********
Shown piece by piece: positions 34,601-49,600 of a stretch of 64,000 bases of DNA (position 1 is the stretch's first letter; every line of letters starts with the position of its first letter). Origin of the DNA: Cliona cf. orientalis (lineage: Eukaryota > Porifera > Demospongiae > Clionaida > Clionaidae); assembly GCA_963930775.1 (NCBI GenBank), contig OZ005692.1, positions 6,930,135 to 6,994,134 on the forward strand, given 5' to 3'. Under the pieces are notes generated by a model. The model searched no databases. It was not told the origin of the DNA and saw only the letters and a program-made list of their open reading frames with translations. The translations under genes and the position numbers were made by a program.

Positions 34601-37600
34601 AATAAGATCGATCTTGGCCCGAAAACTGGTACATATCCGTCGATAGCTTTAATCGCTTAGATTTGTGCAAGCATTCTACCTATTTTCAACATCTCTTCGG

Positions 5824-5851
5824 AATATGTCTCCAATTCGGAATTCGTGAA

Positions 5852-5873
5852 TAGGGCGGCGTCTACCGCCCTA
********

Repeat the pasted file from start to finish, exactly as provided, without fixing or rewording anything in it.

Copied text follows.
Shown piece by piece: positions 34,601-49,600 of a stretch of 64,000 bases of DNA (position 1 is the stretch's first letter; every line of letters starts with the position of its first letter). Origin of the DNA: Cliona cf. orientalis (lineage: Eukaryota > Porifera > Demospongiae > Clionaida > Clionaidae); assembly GCA_963930775.1 (NCBI GenBank), contig OZ005692.1, positions 6,930,135 to 6,994,134 on the forward strand, given 5' to 3'. Under the pieces are notes generated by a model. The model searched no databases. It was not told the origin of the DNA and saw only the letters and a program-made list of their open reading frames with translations. The translations under genes and the position numbers were made by a program.

Positions 34601-37600
34601 AATAAGATCGATCTTGGCCCGAAAACTGGTACATATCCGTCGATAGCTTTAATCGCTTAGATTTGTGCAAGCATTCTACCTATTTTCAACATCTCTTCGG

Positions 5824-5851
5824 AATATGTCTCCAATTCGGAATTCGTGAA

Positions 5852-5873
5852 TAGGGCGGCGTCTACCGCCCTA